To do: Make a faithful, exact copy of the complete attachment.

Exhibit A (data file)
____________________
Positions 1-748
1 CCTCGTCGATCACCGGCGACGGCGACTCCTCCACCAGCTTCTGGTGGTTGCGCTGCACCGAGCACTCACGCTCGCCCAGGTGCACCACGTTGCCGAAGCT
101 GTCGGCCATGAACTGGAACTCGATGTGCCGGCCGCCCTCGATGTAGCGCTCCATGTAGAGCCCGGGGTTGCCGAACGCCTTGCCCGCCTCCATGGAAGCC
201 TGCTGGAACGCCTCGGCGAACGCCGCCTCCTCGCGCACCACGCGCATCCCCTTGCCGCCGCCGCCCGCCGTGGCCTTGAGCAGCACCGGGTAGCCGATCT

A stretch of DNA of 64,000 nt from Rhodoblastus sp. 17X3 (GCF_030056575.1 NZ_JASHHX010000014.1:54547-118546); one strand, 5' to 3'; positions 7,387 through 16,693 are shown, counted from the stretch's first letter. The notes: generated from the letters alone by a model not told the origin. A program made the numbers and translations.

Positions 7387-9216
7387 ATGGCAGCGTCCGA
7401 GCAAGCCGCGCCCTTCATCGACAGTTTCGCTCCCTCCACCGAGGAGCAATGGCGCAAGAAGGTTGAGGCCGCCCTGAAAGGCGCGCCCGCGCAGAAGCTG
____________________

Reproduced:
Positions 1-748
1 CCTCGTCGATCACCGGCGACGGCGACTCCTCCACCAGCTTCTGGTGGTTGCGCTGCACCGAGCACTCACGCTCGCCCAGGTGCACCACGTTGCCGAAGCT
101 GTCGGCCATGAACTGGAACTCGATGTGCCGGCCGCCCTCGATGTAGCGCTCCATGTAGAGCCCGGGGTTGCCGAACGCCTTGCCCGCCTCCATGGAAGCC
201 TGCTGGAACGCCTCGGCGAACGCCGCCTCCTCGCGCACCACGCGCATCCCCTTGCCGCCGCCGCCCGCCGTGGCCTTGAGCAGCACCGGGTAGCCGATCT

A stretch of DNA of 64,000 nt from Rhodoblastus sp. 17X3 (GCF_030056575.1 NZ_JASHHX010000014.1:54547-118546); one strand, 5' to 3'; positions 7,387 through 16,693 are shown, counted from the stretch's first letter. The notes: generated from the letters alone by a model not told the origin. A program made the numbers and translations.

Positions 7387-9216
7387 ATGGCAGCGTCCGA
7401 GCAAGCCGCGCCCTTCATCGACAGTTTCGCTCCCTCCACCGAGGAGCAATGGCGCAAGAAGGTTGAGGCCGCCCTGAAAGGCGCGCCCGCGCAGAAGCTG